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Obasanjo and his fake democratic credentials

He presided over one of the worst elections ever conducted in the political history of not only Nigeria but also in the African continent. Both…

He presided over one of the worst elections ever conducted in the political history of not only Nigeria but also in the African continent. Both the Commonwealth and African Union Observer teams had described the 2007 election as one of worst in Africa and the world. In fact, the condemnation was so unmistakable and overwhelming that President Yar’adua himself admitted during his inauguration that the election, which brought him to power, was significantly flawed and promised electoral reforms to salvage Nigeria’s democratic image. (The reforms are still a matter of public debate).
Former President Obasanjo is one of the deadliest enemies of democracy in Africa and his record in office will confirm this perception. He introduced the culture of “imposition”, “affirmation”, “consensus” and “anointment” at the expense of voters’ sovereignty. His do-or-die politics sent the wrong signals across the country to the extent that politicians took the license to kill their rivals or perceived opponents. Freedom of choice, which is one of the key elements of genuine democratic system, received a kiss of death under former President Obasanjo’s rule.
He attempted but woefully failed to tamper with the constitution in order to extend his term limit in office in 2006. The third term agenda was so obviously unpopular that its ultimate collapse was just a matter of time. Billions of public funds were deployed to achieve the ambition but the National Assembly threw out the attempted amendment because of the high political risk of swimming against the tide.
Former Niger Republic President, Mohmadou Tandja, was a student of Obasanjo’s tenure extension school. He was convinced that where his Nigerian teacher (Obasanjo) failed, he would succeed. He destroyed all the formidable sources of opposition to his ambition, including the dissolution of parliament, the constitutional court and the detention of political opponents and forcing others into exile. Where does Obasanjo derive the credibility to qualify for the role of monitoring elections on behalf of ECOWAS?
The spate of political assassinations in Nigeria was a consequence of the dangerous do-or-die politics former President Obasanjo had entrenched in our political culture. As a result, the sovereignty of the voters no longer counted; unpopular candidates were imposed on the people. Where leaders govern without mandate, can Nigeria boast of practicing democracy? Convinced that they lost the power to elect leaders of their choice, the electorate retreated into the cocoon of despondency and apathy.
With his dirty and unenviable democratic record, former President Obasanjo doesn’t have the credibility to preach about democracy any more, let alone monitor elections on behalf of ECOWAS. He used his former Africa Leadership Forum to deceive the world about his “passion” for democracy. And unfortunately, the world leaders failed to subject his record to critical evaluation merely because he “voluntarily” handed over power to civilians in October 1979.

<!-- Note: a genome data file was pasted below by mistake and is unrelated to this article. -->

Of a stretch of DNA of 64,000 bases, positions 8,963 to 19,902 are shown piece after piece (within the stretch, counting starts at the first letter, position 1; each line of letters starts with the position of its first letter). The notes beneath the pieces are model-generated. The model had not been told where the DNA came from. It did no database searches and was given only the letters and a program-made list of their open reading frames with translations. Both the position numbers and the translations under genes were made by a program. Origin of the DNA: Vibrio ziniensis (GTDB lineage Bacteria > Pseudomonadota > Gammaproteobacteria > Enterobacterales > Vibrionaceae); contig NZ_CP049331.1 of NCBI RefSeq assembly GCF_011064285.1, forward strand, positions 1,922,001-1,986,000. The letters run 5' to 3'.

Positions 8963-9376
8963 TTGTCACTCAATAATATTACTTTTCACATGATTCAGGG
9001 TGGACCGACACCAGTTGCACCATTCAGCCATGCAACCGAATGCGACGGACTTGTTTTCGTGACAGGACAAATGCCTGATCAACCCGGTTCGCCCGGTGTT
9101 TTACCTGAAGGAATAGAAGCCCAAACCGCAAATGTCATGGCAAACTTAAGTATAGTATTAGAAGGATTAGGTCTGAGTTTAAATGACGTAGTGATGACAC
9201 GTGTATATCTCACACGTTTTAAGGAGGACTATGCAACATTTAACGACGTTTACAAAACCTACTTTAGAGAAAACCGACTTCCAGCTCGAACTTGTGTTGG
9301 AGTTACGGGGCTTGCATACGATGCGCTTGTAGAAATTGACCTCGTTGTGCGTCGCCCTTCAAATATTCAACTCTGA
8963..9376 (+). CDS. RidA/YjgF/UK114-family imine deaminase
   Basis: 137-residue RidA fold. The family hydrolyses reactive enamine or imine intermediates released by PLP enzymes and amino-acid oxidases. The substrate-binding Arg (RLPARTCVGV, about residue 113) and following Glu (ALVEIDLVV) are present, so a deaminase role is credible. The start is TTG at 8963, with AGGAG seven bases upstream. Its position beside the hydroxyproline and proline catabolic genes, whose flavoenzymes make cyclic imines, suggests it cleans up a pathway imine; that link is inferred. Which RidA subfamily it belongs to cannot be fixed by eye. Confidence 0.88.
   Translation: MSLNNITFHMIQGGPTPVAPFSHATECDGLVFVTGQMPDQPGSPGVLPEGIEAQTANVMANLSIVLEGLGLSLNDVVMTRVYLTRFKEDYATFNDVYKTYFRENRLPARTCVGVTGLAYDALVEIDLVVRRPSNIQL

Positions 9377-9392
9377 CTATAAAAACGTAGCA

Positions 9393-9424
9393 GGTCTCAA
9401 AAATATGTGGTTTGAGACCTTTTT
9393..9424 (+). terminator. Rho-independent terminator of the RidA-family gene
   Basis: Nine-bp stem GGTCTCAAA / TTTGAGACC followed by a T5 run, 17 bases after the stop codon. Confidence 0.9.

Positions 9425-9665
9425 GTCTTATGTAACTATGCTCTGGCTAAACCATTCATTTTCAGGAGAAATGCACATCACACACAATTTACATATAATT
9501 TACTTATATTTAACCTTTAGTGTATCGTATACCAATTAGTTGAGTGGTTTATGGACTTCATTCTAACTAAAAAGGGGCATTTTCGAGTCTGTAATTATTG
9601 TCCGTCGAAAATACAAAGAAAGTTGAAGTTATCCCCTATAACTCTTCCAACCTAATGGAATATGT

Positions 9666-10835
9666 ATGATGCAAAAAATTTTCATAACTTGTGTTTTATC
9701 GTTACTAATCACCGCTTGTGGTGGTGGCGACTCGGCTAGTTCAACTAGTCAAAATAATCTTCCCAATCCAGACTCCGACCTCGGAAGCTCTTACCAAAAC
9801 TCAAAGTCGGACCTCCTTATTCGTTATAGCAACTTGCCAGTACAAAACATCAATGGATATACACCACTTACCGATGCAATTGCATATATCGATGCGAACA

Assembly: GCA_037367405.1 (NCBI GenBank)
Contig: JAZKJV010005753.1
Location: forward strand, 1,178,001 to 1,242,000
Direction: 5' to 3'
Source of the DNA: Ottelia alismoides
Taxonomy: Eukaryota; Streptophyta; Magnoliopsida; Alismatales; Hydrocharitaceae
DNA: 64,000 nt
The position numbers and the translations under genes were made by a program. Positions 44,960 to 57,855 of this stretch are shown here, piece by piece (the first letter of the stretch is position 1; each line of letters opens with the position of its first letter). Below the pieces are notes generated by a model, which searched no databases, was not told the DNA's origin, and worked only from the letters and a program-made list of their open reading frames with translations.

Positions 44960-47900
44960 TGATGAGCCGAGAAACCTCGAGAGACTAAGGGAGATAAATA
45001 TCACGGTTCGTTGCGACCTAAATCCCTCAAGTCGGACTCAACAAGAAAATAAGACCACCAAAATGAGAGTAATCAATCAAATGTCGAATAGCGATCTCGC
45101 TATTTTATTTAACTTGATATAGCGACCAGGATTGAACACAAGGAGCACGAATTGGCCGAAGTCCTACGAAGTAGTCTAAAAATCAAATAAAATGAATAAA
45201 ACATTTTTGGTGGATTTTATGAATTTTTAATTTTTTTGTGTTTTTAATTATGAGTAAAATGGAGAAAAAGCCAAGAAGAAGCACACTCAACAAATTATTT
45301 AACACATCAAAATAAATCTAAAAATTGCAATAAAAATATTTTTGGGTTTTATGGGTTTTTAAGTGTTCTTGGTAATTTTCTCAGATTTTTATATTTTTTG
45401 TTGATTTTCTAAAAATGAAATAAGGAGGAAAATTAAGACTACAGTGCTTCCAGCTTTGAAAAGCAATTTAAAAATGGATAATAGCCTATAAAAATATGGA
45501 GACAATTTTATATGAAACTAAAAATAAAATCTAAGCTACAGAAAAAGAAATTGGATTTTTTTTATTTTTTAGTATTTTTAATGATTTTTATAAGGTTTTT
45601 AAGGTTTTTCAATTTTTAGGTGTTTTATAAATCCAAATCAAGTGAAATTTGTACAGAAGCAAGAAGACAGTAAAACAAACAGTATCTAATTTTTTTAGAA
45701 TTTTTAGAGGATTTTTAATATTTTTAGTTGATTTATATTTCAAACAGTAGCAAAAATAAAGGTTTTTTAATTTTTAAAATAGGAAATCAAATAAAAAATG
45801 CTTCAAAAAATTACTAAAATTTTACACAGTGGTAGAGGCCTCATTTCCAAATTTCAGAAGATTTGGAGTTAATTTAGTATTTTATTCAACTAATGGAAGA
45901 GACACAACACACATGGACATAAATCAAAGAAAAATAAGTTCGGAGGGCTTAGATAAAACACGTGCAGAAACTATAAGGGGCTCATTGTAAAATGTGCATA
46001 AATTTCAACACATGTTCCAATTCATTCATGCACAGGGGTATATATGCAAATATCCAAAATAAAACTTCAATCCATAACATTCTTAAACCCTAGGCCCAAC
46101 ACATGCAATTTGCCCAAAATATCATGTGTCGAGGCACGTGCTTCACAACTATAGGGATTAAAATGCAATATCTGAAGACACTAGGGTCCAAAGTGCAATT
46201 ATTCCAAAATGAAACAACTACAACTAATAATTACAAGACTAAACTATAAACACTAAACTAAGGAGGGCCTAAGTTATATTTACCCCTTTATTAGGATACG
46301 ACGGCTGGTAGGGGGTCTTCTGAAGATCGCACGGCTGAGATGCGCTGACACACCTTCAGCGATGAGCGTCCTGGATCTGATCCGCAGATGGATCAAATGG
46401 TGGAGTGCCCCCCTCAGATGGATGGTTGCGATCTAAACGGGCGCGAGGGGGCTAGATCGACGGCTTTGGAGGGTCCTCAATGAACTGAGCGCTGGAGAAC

If the ECOWAS leaders respect their own credibility, they wouldn’t have taken the unwise decision of appointing hypocrites like former President Obasanjo to monitor the Togo elections or anywhere else for that matter. The crises trailing our democracy were largely caused by Gen. Obasanjo’s insincerity. President Yar’adua appears more sincere about his commitment to democracy than his predecessor.
Throughout his autocratic rule, former President Obasanjo had no respect for court orders. Despite an unambiguous Supreme Court ruling, which told him he had no power to withhold more than N30 billion belonging to the Lagos State Local government councils, the former President flagrantly ignored the decision of the apex court. He frequently used the EFCC to blackmail and frustrate the ambition of his perceived political enemies.
Most of the Problems confronting President Yar’adua he inherited them from Obasanjo. There was no transparency in the privatization process and the award of contracts. Billions have gone into the so-called power projects, but Obasanjo left office, leaving behind unfulfilled promises, including his pledge to raise power generation to 10,000 megawatts by the end of 2007. His administration was characterized by needless waste of funds and hypocrisy in the implementation of the anti-corruption crusade.
Obasanjo is a failure and one cannot understand why a man with this awful record in office should be appointed to monitor the Togo election. The political confusion in Nigeria was caused by Obasanjo. He assumed that President Yar’adua was a dunce whom he could bend to his wishes. However, when Yar’adua began to assert himself, Obasanjo is now using his sickness to stampede him out of office. The late General Sani Abacha was a military ruler but his tenure elongation project was more tolerable than Obasanjo’s third term ambition. Though un-elected, Gen. Abacha was performing remarkably through the former Petroleum Trust Fund (PTF). Obasanjo was frequently attacking Gen. Abacha’s perceived anti-democratic tendencies. At the end of the day, however, Obasanjo tured out to be the worst enemy of democracy. Therefore, appointing him to monitor the Togo election is the greatest insult to the democratic sensibilities of Nigerians and other black Africans who are struggling to free our democracy from civilian dictatorship for which former President Obasanjo became a notorious symbol.
Donatus Okafor Nwachukwu, Block 13, Chindo Yamusa Road, Keffi, Nassarawa State

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